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Most Recent Customer Reviews
5.0 out of 5 stars Five Stars
Great price and quick delivery
Published 3 months ago by T Singh
5.0 out of 5 stars 1920's adventure at its very best
I was brought up on legends such as this and have read numerous accounts of Colonel Fawcett’s ‘fantastical’ discovery of a city in the Amazonian jungle. Read more
Published 4 months ago by Jules
4.0 out of 5 stars Enjoyable and interesting book.
An enjoyable account of an obsession that had it's start in the mind of a late Victorian explorer. Very well written and full of interest of this eccentric and doomed man. Read more
Published 4 months ago by Ghost
5.0 out of 5 stars Five Stars
Published 4 months ago by alan ross
5.0 out of 5 stars Superb
Superb guide to the area and a wonderful read.
Published 5 months ago by Stephen Bywater
4.0 out of 5 stars Four Stars
item is good just as described, thanks
Published 7 months ago by mr benjamin david jones
4.0 out of 5 stars Interesting and exciting
Yes this was definitely one for me. Pacey writing style, interesting descriptions and an adventure as well. I like truth rather than fiction so this appealed to me hugely.
Published 8 months ago by Noura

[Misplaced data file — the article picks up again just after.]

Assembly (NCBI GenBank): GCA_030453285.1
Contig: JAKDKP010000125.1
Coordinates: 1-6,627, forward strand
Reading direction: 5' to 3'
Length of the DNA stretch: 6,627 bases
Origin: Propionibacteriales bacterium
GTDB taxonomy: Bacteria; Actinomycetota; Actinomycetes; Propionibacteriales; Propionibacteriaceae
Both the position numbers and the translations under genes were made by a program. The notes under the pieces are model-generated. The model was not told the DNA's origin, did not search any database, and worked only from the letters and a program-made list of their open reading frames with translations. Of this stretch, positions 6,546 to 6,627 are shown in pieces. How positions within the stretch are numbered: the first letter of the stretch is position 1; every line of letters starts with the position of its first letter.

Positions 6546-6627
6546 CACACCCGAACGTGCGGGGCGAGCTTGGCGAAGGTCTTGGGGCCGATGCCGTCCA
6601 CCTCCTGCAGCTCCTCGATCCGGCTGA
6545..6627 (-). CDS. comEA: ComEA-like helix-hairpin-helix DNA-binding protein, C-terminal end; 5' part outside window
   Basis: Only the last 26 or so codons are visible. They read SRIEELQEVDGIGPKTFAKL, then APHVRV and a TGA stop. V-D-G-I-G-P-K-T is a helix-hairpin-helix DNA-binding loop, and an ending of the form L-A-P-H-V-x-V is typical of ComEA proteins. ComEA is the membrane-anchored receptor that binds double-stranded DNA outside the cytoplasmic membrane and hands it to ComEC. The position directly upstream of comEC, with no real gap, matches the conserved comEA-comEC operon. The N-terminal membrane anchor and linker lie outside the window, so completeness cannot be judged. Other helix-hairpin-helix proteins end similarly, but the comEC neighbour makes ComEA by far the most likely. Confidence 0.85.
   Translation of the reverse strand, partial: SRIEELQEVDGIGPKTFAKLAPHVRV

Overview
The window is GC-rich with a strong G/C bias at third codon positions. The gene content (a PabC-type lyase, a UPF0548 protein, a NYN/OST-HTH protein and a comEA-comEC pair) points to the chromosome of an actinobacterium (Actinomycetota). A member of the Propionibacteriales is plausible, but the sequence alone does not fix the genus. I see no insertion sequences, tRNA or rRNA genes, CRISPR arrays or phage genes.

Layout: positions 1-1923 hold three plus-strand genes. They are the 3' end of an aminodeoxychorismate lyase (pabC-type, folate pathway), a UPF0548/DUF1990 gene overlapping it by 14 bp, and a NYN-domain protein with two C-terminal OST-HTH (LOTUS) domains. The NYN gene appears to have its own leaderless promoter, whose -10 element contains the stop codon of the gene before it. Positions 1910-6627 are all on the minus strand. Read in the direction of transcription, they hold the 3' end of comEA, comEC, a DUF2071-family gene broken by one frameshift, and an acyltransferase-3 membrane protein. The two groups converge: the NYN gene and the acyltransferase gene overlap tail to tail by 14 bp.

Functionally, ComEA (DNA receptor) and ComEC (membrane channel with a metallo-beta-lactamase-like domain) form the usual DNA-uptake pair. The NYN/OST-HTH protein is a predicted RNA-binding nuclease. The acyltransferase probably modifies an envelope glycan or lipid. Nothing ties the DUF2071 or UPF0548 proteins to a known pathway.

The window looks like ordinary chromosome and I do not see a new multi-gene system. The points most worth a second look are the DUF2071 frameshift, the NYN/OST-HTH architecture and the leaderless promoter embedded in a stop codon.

3.0 out of 5 stars Enjoyable
Bought the kindle version and was really enjoying the book, got to 50% only to realise that it was the end of the book and the rest was references which was hug!ey disappointing! Read more
Published 10 months ago by Kathryn Davies
4.0 out of 5 stars Fascinating but doesn't quite deliver on its promises
In 1925 Colonel Percy Harrison Fawcett led an expedition including his son Jack into the Amazonian jungle. Read more
Published 10 months ago by I Read, Therefore I Blog
4.0 out of 5 stars The telling of an "endless" journey.
Personally, this is the first time that i have heard of the Fawcett expedition. So, as far as this book is concerned, I consider it a very fine introduction into the matter. Read more
Published 13 months ago by Argyris Periferakis